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  • 27 May 2015

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  • 28 May 2015

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This is media day

Play-by-play of Ducks, Buckeyes playing meet the press


Photo Credit: TRIBUNE PHOTO: JONATHAN HOUSE - Some of the Oregon Ducks clown around on media day, doing a mock interview of cornerback Erick Dargan. DALLAS — Covering a premier sporting event such as the Super Bowl or the major league All-Star Game always offers the opportunity for a couple of things:

1) a really cool personalized press pass, with your photo on it

2) media day

The former provides credentials that ensure you'll be able to cover the game for which your news-gathering agency paid good money to get to you to the scene.

The latter presents the chance to interview participants from both teams, which certainly beats the alternative.

That was the case Saturday as coaches and players from Oregon and Ohio State -- along with 1,200 members of the media -- convened at the Dallas Convention Center for a couple of hours of Q&A.

There's a herd mentality to all of this, of course.

If a reporter is looking for an exclusive, he/she is wise to seek out a place-kicker or a reserve offensive lineman or one of the team's strength coaches.

When I got off the media shuttle bus and walked into the convention center at 8:25 a.m. -- five minutes before the Ducks were scheduled for their hour-long appearance -- at least 50 reporters and camera operators already were parked in front of the podium in which Heisman Trophy winner Marcus Mariota would operate.

Maybe 25 media members were around coach Mark Helfrich's podium.

Three other podiums -- for center Hroniss Grasu, safety Erick Dargan and linebacker Tony Washington -- flanked those of the Big Two.

Name tags for all of the other Oregon players and the assistant coaches were distributed at about 20 tables spread out in the area that not only was big enough to span a football field, but also was a football field.

A full 100 yards of plush FieldTurf covered the area that will be used for several CFP championship game activities over the next three days. Had I brought a football, I'd have sent colleagues Jason Vondersmith, Stephen Alexander and Jonathan House out for pass patterns. That would have livened up the party considerably.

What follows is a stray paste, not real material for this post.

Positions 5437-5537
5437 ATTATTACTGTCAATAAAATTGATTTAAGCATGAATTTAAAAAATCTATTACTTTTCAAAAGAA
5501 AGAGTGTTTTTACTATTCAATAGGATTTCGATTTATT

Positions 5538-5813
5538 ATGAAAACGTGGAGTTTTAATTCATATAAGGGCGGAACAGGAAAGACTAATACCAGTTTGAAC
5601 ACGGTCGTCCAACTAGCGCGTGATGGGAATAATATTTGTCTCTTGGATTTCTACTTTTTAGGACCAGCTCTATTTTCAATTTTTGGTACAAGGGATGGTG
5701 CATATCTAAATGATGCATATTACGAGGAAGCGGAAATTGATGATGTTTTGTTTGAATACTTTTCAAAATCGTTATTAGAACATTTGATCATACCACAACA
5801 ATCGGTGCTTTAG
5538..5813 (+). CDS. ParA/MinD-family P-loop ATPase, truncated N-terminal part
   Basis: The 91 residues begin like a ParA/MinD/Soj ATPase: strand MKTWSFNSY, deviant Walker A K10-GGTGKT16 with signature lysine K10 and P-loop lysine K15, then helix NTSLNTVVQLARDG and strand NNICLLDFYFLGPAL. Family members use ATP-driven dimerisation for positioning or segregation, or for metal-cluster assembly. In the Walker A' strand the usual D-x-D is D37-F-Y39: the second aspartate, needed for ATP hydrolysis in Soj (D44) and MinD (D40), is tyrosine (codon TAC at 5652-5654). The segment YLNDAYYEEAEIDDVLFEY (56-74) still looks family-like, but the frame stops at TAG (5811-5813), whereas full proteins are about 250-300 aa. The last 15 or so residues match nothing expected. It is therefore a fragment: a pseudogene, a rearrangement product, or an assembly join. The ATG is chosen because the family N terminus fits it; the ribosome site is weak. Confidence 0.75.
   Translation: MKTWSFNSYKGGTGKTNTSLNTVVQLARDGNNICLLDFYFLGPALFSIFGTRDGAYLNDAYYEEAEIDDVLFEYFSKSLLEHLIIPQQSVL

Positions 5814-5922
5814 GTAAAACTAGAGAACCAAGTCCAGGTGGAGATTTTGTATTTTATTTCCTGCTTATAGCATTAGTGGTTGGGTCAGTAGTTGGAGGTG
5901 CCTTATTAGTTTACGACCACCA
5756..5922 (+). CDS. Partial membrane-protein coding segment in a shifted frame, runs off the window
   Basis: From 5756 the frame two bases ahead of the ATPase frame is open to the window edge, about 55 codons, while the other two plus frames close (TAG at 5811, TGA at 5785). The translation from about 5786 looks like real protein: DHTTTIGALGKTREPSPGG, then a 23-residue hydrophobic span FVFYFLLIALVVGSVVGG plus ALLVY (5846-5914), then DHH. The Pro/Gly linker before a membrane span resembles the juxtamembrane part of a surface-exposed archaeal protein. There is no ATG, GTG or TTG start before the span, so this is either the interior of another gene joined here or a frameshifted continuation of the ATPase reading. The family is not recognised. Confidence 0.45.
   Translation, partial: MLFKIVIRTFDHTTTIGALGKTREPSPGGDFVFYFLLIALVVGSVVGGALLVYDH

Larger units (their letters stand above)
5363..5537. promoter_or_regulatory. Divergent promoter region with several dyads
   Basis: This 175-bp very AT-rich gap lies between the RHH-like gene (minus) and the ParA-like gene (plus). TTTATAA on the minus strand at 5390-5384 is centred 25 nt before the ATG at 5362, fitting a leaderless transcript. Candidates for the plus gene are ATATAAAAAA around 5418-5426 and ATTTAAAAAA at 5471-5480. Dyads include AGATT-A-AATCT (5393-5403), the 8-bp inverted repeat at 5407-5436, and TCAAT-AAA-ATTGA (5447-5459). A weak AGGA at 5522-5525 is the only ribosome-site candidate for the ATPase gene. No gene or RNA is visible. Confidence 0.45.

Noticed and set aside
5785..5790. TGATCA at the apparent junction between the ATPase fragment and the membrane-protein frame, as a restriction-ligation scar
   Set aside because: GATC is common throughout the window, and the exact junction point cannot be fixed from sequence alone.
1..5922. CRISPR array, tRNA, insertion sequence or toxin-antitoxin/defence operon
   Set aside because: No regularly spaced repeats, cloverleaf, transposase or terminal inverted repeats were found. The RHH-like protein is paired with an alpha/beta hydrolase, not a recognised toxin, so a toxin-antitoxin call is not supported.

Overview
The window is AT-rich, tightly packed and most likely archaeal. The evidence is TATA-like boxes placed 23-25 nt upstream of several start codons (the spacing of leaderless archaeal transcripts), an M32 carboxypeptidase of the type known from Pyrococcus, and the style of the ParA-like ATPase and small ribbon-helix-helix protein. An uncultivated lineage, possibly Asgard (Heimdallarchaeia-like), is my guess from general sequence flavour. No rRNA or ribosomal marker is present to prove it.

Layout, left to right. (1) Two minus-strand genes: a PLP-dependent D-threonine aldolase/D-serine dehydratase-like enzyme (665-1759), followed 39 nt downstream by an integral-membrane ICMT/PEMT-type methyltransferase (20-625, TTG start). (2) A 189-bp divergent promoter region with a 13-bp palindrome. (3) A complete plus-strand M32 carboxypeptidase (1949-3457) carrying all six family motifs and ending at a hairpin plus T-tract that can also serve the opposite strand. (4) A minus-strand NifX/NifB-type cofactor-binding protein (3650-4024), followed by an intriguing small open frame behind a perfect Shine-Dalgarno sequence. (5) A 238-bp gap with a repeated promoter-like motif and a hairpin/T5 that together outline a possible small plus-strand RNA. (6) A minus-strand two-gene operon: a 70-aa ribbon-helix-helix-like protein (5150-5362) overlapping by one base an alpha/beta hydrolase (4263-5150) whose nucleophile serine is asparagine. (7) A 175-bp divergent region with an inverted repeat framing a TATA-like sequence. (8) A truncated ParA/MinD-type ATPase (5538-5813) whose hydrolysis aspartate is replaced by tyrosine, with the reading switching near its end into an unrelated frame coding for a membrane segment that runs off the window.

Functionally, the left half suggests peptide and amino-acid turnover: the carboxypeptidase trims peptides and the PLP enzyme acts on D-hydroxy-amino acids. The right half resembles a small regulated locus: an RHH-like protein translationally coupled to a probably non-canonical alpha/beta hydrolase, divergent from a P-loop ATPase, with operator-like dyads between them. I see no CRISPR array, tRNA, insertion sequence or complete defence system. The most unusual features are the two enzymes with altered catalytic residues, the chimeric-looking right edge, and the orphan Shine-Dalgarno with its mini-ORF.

In another part of the convention center -- which offers one million square feet of exhibition space -- "Playoff Fan Central" was set up and ready to roll. There will be appearances by bands, cheerleaders and mascots, along with interactive gaming, exhibits and sponsor activities through Monday. It's all part of what makes premier sporting events what they are -- especially the sponsor activities.

With a paid admission to Playoff Fan Central ($17 for adults, $12 for kids, seniors and members of the military), fans were allowed to watch media day from bleachers set up on one side of field, with a capacity of 4,500.

I'm going to guess maybe 200 fans showed up. I'm also going to guess they were pretty much bored. Supposedly they were given headphones so they could listen to player interviews. I can guarantee you they were unable to hear reporters' questions. I could hardly hear them, and I wasn't up in the stands watching through my binoculars.

On the field were work sets for ESPN, Fox Sports 1 and the Pac-12 and Big Ten networks. I noticed Tim Tebow talking earnestly and Mack Brown listening on the ESPN set. I also saw ESPN's Chris Fowler, the play-by-play voice for Monday's game, clad in jeans and sweatshirts, prowling the grounds, casually visiting with players as if he were on vacation.Photo Credit: TRIBUNE PHOTO: JONATHAN HOUSE - Please do not touch this trophy. Drink Dr. Pepper, but please do not touch the trophy.

The CFP championship trophy had its own spot in one corner of the field. Photos were welcome. Next to it was a sign: "Please do not touch the trophy." (I saw several of Ohio State's players take selfies and group shots. I saw some of them touch the trophy. If there is a suspension, you'll know why.)